Q&A: Lost tax payment

Dear Liz: I just received a letter from the IRS informing me that I missed a quarterly tax payment last September with several resulting penalties. I made that payment with a check from a securities trust account that I don’t closely monitor, so I didn’t realize the check hadn’t been cashed. The check was placed in a pre-addressed envelope with the IRS payment notice, stamped and deposited at the post office and has never been seen since. Do I have any recourse, and should all payments to the IRS be sent by certified mail with receipt required?

Answer: Electronic payments are typically the best and safest method for getting money to the IRS. Electronic payments generate a digital trail that shows the money leaving your account and landing at the IRS.

If you insist on paying with checks, use certified mail, return receipt requested. This paper trail isn’t a sure way of proving your case — after all, you could have mailed an empty envelope — but at least you’d have something to show the IRS.

Still, you shouldn’t give up hope of getting the penalties waived, said tax pro Eva Rosenberg, an enrolled agent who publishes the Tax Mama site. You can request a penalty abatement based on “reasonable cause,” Rosenberg said. According to the IRS site, “Reasonable cause relief is generally granted when the taxpayer exercised ordinary business care and prudence in determining his or her tax obligations but nevertheless failed to comply with those obligations.”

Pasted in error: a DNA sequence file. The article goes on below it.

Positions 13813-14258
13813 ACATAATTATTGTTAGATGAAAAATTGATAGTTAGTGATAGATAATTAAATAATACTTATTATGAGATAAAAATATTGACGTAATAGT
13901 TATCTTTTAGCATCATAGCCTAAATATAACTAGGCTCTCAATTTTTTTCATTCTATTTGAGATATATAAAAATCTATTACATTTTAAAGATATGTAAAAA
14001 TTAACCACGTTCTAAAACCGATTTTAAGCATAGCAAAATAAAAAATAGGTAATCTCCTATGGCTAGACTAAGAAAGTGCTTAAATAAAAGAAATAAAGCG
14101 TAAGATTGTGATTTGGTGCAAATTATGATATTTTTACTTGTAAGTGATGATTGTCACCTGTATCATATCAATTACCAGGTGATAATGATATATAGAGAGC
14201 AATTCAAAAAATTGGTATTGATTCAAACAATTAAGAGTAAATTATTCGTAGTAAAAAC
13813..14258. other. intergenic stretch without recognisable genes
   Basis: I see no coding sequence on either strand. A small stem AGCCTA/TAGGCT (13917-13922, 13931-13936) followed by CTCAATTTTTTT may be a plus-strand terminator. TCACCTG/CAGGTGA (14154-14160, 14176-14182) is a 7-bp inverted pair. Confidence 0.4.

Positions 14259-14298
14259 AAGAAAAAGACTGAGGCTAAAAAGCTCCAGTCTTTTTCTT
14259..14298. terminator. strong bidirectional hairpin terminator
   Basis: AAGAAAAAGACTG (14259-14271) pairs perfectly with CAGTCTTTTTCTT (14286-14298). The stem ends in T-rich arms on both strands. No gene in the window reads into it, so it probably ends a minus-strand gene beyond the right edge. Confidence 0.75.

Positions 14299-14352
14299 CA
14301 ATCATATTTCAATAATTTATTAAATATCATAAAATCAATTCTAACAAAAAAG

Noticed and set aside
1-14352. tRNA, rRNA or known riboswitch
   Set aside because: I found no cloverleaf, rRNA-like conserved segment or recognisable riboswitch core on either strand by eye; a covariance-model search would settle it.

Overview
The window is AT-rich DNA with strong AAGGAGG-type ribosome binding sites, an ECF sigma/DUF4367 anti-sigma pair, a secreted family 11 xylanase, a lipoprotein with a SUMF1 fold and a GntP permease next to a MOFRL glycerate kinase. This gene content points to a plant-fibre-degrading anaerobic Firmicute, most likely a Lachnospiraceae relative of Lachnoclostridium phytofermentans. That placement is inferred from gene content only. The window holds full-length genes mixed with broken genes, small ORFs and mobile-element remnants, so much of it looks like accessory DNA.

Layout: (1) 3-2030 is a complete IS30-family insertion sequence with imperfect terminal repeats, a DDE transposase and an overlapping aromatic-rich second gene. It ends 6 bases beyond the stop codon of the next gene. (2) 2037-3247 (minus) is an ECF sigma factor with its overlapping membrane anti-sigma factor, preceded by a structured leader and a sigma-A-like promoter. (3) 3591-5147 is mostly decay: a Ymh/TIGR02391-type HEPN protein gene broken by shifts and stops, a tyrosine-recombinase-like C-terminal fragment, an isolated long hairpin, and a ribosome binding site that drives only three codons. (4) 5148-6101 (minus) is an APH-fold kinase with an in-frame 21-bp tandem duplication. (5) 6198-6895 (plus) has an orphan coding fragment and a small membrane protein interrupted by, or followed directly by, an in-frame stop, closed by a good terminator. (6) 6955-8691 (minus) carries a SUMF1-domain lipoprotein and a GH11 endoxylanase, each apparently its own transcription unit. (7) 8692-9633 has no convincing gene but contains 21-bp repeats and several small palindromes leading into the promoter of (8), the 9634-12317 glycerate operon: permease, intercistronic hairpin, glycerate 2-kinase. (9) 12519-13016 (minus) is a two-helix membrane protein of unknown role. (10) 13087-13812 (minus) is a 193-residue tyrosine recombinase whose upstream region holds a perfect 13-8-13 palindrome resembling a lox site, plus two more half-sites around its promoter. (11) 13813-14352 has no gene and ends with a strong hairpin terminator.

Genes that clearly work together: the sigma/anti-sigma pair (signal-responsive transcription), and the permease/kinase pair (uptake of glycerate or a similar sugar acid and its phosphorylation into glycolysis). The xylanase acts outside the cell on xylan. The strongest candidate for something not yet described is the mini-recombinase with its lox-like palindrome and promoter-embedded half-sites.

The IRS may say that you didn’t exercise “ordinary business care and prudence” since you didn’t use certified mail. But you can make the counter-argument that you’ve consistently made previous estimated tax payments this way without incident and this is the first time you’ve encountered a problem.

Rosenberg said the key to prevailing is to keep trying. The IRS may reject your first and second attempts to get a penalty waived but acquiesce on the third, she said.

“Don’t give up after the first two rejections,” Rosenberg said.

One more thing: Given the high rates of identity theft and database breaches, closely monitor all your financial accounts. That means checking them at least monthly, if not weekly. If you have more accounts than you can adequately monitor, consider consolidating accounts.

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